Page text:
The Second Machine Age: Our Future With Artificial Intelligence 

Sudheesh Nair<br/>NutanixSudheesh Nair

Sudheesh Nair is President of Nutanix.

Recently, I went to New York and had to get a taxi at LaGuardia Airport, an arguably antiquated airport. To do so, you must stand in line and wait for an attendant to fill out a ticket with the appropriate zone for your final destination. When your taxi drives up, this person hands the ticket to the taxi driver and you can then go on your way.

As I waited for my taxi, I couldn’t help but see this cumbersome process as a classic queuing protocol. While easily solved through technology, this inevitable change would leave this attendant without a job. For better or for worse, this is the fate of many jobs as artificial intelligence catches up with human intelligence — and that day is not as far off as we may think. Artificial intelligence is no longer relegated to the fictional imaginings of such worlds as “Blade Runner,” “The Matrix” or “Star Wars.”

Computers aren’t taking up entire rooms anymore, taking days to crunch specific queries, within reach of only a select few. Now they’re in our pockets, on our wrists, in our refrigerators and even walking around with us in our shoes. But even with this advancement, we are nowhere near the potential that the merger of computer and human intelligence has promised for so long. Human intelligence still supersedes computers in many ways, such as in common sense, empathy and critical thinking. However, the day is not too far off when artificial intelligence will change life as we know it.

In this second machine age, technology will fit seamlessly into our lives, bringing remarkable benefits to consumers everywhere. Underlying hardware will act as an invisible infrastructure as intuitive software interfaces and automation do most of the work. Take, for example, the transportation industry. Right now it hinges on human input to drive cars and buses, conduct trains, and fly planes. We are already seeing the potential of AI in revolutionizing how we get from place to place, as driverless cars are on the cusp of coming to market. By removing the human error and the cost that employment incurs, transportation will become more affordable and will even, for many people, eliminate the need to own a car — one of the most underutilized resources we currently depend on. This will reduce waste, clean up the air and give us more room for development in urban areas.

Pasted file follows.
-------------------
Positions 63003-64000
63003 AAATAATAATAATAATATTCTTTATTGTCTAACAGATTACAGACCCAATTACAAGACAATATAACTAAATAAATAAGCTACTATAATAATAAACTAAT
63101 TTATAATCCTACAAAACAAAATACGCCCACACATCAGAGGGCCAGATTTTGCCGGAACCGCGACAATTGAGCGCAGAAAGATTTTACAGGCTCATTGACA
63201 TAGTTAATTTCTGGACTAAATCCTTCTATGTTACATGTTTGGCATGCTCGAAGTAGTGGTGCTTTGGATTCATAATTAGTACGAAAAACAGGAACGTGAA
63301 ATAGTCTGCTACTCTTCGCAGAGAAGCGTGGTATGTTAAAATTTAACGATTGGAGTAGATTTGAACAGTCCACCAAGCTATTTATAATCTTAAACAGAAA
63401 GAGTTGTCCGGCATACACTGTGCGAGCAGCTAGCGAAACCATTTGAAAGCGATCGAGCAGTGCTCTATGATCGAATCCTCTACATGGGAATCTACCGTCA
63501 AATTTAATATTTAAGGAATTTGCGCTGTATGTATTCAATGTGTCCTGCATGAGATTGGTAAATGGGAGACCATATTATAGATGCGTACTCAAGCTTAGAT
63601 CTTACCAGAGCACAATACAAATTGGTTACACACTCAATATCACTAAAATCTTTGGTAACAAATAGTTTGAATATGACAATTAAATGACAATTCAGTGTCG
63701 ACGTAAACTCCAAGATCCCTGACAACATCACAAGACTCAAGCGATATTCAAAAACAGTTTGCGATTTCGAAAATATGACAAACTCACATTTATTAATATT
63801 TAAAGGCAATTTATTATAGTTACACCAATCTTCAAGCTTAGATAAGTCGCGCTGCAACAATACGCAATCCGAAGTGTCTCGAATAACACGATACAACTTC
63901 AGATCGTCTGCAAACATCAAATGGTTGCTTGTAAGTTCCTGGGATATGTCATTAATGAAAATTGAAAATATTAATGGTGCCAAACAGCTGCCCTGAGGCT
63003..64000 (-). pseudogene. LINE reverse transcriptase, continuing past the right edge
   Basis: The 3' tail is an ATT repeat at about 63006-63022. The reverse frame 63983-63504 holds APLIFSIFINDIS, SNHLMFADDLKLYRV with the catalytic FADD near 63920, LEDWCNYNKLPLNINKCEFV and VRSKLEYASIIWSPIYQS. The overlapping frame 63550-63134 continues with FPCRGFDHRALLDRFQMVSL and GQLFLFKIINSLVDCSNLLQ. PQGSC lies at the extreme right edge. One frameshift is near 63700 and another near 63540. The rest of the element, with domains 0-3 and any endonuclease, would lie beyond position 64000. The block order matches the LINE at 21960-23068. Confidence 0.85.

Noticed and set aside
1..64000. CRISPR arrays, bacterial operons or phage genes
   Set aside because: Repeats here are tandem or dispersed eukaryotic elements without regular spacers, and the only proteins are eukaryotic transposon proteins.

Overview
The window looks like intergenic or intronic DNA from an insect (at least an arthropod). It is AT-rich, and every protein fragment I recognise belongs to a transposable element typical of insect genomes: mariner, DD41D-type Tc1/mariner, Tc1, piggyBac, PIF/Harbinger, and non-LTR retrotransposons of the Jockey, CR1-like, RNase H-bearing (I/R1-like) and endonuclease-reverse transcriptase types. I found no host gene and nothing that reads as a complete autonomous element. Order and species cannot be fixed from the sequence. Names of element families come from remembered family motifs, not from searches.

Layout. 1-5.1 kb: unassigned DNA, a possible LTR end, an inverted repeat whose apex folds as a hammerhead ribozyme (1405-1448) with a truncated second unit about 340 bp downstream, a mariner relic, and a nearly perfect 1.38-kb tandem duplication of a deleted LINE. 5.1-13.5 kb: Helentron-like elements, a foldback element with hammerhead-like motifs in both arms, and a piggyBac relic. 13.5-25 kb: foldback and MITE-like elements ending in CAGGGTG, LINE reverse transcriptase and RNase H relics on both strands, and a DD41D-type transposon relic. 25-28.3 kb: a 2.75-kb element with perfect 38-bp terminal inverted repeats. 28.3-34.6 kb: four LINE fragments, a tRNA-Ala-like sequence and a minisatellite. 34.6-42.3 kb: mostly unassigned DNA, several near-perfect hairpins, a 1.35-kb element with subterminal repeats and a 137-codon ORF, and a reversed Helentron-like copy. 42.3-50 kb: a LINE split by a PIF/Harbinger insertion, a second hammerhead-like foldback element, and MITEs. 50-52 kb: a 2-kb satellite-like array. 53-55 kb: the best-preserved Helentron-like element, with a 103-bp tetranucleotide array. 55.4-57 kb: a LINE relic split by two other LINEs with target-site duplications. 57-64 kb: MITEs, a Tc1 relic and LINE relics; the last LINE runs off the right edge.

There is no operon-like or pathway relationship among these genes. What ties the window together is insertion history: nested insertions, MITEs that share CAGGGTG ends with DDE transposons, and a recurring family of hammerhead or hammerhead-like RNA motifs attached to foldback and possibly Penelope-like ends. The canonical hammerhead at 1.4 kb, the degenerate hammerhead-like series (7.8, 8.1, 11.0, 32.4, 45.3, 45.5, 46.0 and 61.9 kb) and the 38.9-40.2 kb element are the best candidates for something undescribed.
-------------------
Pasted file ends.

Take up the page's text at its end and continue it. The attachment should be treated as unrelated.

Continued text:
These consumer benefits also extend to our health care. It doesn’t seem too far off to imagine a time when a computer could make the simple diagnoses that account for a vast majority of issues presented to doctors, making medical care more affordable, more accurate and more widely available. Medical professionals would then be freed up to focus their attention on unusual or complicated cases that require their human adaptability, creativity and innovation. They would also be able to focus their attention on advancements in other areas, such as the individualized care that human genome sequencing promises.

Of course, with all of the automation AI will bring us, it will eliminate many of the jobs currently undertaken by humans. Machines will be able to drive for us, diagnose us, run our routine IT support, give us financial guidance and hail us a cab at the airport.

While this may seem like the end of days for employment, just remember that we have been through these shifts throughout time, even as recently as the Industrial Revolution. Advancements in technology have often improved quality of life at the expense of mundane tasks. Look no further than the Guttenberg press. While it put many a monk out of work, it also made books available to the masses, improving the lives of millions of people through accessible knowledge — much like the Internet has done today.

This massive shift we are facing leaves us with innumerable questions and complications. What kinds of jobs will people have? How will we distribute wealth? What possibilities lay in front of us? For years, people have been clambering for more education to stay ahead of the changes. While this is important, education is not enough. Computers can access more knowledge than is even fathomable to our limited minds.

What we must do is adapt to the coming tide of change. We can do this by leaning in to what makes us innately human: our ability to improvise, to innovate and to inspire. Machines cannot yet replace these qualities and they also cannot make the genuine human connections that we all thrive and depend on. The key is to modify our approach to the way we live with technology so people like the taxi ticket attendant will be able to ride the wave and not get pulled under the riptide.

Industry Perspectives is a content channel at Data Center Knowledge highlighting thought leadership in the data center arena. See our guidelines and submission process for information on participating. View previously published Industry Perspectives in our Knowledge Library.

Add Your Comments

  • (will not be published)